Growing number of Burundians fleeing pre-election violence

This is a summary of what was said by UNHCR spokesperson Adrian Edwards to whom quoted text may be attributed at the press briefing, on 17 April 2015, at the Palais des Nations in Geneva.

Pre-election violence and intimidation in Burundi has triggered a recent rise in the numbers of people seeking asylum in neighbouring Rwanda and Democratic Republic of the Congo. In all, more than 8,000 Burundians have sought refuge in these two countries over the past two weeks, 7,099 in Rwanda and the rest in Democratic Republic of the Congo.

In Rwanda, the main arrivals have been from Kirundo Province in Burundi's north. More than 60 per cent are children. Many have arrived with very little. Together with Rwanda's Ministry for Disaster Management and Refugee Affairs and other partners, we have been providing assistance.

Mounting violence and insecurity are being cited as the reason for fleeing. The Burundians have reported harassment, and disappearance of family members who were associated with the political opposition. People also speak of alleged forced recruitment by the Imbonerakure militant youth group, which has been accused of politically motivated violence.

With political tension rising and more acts of violence being reported UNHCR is concerned that more people may flee over the next weeks in the run up to the general elections. The elections, for the Presidency, Parliament, the Senate and local councils, are scheduled to begin in May 2015 and will end in July 2015.

In early April, a ministerial delegation from Burundi visited the newly arrived asylum-seekers in Rwanda to talk to them and urge them to return home. They responded, however, that they feared for their lives and that they wished to seek refuge in Rwanda.

The asylum-seekers are now being hosted in two reception centers in Nyanza and Bugesera Districts, in southern Rwanda. Because of the proximity of the centers to the Burundian border, UNHCR and the Government of Rwanda are identifying a potential site for a new camp where they can be relocated.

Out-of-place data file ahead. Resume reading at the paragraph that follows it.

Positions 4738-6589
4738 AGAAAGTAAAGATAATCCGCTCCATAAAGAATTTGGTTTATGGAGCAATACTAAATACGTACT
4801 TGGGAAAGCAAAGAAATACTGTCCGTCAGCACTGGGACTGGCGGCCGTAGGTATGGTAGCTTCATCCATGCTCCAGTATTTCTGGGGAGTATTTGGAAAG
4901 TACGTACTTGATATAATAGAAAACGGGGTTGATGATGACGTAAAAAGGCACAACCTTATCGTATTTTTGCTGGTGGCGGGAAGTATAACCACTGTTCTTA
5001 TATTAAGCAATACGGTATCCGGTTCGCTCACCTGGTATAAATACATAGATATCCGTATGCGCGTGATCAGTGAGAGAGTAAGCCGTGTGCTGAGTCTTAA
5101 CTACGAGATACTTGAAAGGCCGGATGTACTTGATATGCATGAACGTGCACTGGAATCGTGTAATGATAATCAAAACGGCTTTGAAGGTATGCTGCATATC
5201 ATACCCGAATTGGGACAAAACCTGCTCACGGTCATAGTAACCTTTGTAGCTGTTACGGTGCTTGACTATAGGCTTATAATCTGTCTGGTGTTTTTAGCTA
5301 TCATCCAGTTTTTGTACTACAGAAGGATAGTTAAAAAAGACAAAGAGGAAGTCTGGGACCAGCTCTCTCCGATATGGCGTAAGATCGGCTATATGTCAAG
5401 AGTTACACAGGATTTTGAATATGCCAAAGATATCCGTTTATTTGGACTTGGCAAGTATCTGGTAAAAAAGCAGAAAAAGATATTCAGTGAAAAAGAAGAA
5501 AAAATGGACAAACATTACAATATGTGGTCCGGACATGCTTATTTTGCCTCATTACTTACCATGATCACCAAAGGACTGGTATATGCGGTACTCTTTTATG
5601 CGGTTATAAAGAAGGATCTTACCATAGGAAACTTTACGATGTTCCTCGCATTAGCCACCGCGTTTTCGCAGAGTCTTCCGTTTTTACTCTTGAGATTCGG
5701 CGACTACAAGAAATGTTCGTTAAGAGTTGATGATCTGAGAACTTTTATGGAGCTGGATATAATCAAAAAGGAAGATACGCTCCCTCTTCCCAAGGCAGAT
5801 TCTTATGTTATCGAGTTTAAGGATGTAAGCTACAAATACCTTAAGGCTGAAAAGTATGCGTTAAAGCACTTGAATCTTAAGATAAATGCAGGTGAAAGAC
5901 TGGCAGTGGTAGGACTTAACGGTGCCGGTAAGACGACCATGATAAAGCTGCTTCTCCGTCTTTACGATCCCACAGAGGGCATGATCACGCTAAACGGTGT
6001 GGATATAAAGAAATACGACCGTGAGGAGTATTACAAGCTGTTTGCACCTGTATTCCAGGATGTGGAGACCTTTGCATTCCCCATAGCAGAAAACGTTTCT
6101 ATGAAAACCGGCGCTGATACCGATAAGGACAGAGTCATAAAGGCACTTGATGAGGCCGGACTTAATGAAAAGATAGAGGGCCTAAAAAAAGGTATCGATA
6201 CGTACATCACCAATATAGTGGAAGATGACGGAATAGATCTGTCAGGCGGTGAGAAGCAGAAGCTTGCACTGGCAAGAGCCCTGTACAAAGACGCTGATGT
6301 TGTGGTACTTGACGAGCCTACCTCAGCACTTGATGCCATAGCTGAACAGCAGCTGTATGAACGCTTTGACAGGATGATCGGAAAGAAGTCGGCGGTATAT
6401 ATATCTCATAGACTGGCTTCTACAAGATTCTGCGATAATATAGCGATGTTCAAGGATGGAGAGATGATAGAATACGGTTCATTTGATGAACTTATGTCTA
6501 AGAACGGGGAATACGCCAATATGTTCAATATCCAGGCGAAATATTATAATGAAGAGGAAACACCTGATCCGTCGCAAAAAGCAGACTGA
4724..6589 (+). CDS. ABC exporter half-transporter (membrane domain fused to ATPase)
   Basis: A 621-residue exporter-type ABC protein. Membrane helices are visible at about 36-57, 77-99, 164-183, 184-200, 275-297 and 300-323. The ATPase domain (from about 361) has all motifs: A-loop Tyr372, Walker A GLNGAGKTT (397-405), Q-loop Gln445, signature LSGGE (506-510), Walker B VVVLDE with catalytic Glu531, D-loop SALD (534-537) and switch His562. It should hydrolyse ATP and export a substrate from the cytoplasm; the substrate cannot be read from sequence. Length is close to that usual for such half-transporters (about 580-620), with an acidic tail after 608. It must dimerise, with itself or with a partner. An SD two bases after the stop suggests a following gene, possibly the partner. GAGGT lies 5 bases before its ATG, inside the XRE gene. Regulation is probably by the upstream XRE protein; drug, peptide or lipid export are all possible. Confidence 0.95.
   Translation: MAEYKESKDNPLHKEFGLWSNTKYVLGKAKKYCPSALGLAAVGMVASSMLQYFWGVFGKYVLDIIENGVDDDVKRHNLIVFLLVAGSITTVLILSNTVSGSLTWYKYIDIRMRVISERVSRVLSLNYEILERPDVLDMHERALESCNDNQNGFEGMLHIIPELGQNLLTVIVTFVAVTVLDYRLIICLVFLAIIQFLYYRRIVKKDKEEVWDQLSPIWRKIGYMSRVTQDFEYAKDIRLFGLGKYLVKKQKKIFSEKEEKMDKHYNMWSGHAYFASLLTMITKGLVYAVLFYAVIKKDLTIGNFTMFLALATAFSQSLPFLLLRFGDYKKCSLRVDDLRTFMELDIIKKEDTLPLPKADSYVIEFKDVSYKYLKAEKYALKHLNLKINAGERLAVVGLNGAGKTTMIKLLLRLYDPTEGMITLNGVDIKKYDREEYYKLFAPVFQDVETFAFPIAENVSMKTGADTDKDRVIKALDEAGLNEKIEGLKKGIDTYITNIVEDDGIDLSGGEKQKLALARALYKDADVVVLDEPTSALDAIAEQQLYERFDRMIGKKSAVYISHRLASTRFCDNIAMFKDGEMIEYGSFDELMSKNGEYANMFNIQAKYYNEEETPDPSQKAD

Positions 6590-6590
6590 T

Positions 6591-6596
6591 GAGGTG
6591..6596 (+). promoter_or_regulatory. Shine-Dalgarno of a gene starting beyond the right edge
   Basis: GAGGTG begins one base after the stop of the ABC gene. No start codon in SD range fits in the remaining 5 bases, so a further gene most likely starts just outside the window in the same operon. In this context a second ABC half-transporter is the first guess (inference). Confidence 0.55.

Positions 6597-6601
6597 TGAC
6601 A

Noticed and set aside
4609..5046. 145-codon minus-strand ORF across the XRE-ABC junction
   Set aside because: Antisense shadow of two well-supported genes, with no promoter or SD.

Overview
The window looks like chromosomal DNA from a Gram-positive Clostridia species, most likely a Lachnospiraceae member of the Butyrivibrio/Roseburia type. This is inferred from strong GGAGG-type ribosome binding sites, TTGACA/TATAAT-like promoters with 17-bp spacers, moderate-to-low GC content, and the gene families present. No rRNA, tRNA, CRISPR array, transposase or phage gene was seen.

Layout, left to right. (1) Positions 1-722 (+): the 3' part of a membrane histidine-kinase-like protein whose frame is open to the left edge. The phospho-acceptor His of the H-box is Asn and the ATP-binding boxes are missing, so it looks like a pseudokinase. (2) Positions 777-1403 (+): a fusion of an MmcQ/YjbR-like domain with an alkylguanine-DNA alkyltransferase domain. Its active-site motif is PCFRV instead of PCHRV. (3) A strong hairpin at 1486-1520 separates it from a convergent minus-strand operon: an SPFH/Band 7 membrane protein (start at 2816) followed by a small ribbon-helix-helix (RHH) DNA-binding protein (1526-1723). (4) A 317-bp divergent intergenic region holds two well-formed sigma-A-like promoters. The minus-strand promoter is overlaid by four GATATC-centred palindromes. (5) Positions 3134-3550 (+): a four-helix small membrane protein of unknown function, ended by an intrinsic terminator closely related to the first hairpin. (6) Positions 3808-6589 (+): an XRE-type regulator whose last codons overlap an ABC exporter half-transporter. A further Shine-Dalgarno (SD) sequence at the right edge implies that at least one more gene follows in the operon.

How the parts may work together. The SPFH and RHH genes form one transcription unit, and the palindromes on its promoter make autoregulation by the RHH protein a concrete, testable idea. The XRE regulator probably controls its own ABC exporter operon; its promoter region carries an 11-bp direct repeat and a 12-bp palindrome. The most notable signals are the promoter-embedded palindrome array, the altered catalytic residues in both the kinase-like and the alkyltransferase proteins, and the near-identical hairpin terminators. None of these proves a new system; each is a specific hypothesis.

UNHCR and our partners have been providing basic assistance at these centers. Included among the arrivals have been over a hundred pregnant women, and two have given birth at a local health centre. UNHCR has started biometric registration, which is key to the protection of refugees. But it has been a challenge locally to keep up with the high pace at which people are arriving.

Essential items such as plastic sheets, mosquito nets, blankets, mattresses, jerry cans and soap are being distributed to help families cope. As many people fled at night, and on foot, they brought very few belongings and are in need of clothing, which UNHCR will distribute next week. In collaboration with WFP we provide high energy biscuits and hot meals to all newly-arrived families.

Rwanda is already hosting more than 74,000 refugees, mostly from the neighbouring Democratic Republic of the Congo.

In DRC itself, 1,060 Burundian asylum-seekers have arrived in South Kivu so far this month. The majority crossed into Uvira and Fizi territories, in the South of the Province. They also told us that they fled in fear of persecution and insecurity linked to Burundi's current political situation. Together with the National Commission for Refugees, UNHCR has set up monitoring teams and reinforced its border monitoring. The newly arrived asylum-seekers are currently living with host families in South Kivu. In addition to the Burundians, 325 of those who've crossed the border into DRC have been returning Congolese nations, also fleeing fear of election-related violence.

For more information on this topic, please contact:

  • In Geneva, Adrian Edwards: +41 79 557 91 20
  • In Geneva, Karin de Gruijl: +41 79 255 9213
  • In Kigali, Martina Pomeroy: +250 (0)78 830 2769
  • In Kigali, Erika Fitzpatrick: +250 (0)78 838 9828
  • In Kinshasa, Celine Schmitt on mobile +243 81 700 94 84